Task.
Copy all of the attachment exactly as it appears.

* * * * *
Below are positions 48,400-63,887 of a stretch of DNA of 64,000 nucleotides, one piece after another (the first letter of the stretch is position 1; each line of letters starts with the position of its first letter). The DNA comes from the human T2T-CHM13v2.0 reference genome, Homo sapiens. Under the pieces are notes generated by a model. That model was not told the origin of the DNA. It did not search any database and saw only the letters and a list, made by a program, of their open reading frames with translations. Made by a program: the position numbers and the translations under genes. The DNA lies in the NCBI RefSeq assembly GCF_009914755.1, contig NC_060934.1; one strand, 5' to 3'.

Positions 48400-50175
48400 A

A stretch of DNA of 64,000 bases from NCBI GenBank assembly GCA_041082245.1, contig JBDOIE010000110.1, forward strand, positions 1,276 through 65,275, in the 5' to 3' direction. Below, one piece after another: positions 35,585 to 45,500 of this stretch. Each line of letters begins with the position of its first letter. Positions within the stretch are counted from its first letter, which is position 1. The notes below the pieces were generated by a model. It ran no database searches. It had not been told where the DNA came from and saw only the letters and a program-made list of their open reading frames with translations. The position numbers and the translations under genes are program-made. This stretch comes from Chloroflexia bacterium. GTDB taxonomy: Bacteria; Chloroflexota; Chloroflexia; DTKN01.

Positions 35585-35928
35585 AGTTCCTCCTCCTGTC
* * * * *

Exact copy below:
Below are positions 48,400-63,887 of a stretch of DNA of 64,000 nucleotides, one piece after another (the first letter of the stretch is position 1; each line of letters starts with the position of its first letter). The DNA comes from the human T2T-CHM13v2.0 reference genome, Homo sapiens. Under the pieces are notes generated by a model. That model was not told the origin of the DNA. It did not search any database and saw only the letters and a list, made by a program, of their open reading frames with translations. Made by a program: the position numbers and the translations under genes. The DNA lies in the NCBI RefSeq assembly GCF_009914755.1, contig NC_060934.1; one strand, 5' to 3'.

Positions 48400-50175
48400 A

A stretch of DNA of 64,000 bases from NCBI GenBank assembly GCA_041082245.1, contig JBDOIE010000110.1, forward strand, positions 1,276 through 65,275, in the 5' to 3' direction. Below, one piece after another: positions 35,585 to 45,500 of this stretch. Each line of letters begins with the position of its first letter. Positions within the stretch are counted from its first letter, which is position 1. The notes below the pieces were generated by a model. It ran no database searches. It had not been told where the DNA came from and saw only the letters and a program-made list of their open reading frames with translations. The position numbers and the translations under genes are program-made. This stretch comes from Chloroflexia bacterium. GTDB taxonomy: Bacteria; Chloroflexota; Chloroflexia; DTKN01.

Positions 35585-35928
35585 AGTTCCTCCTCCTGTC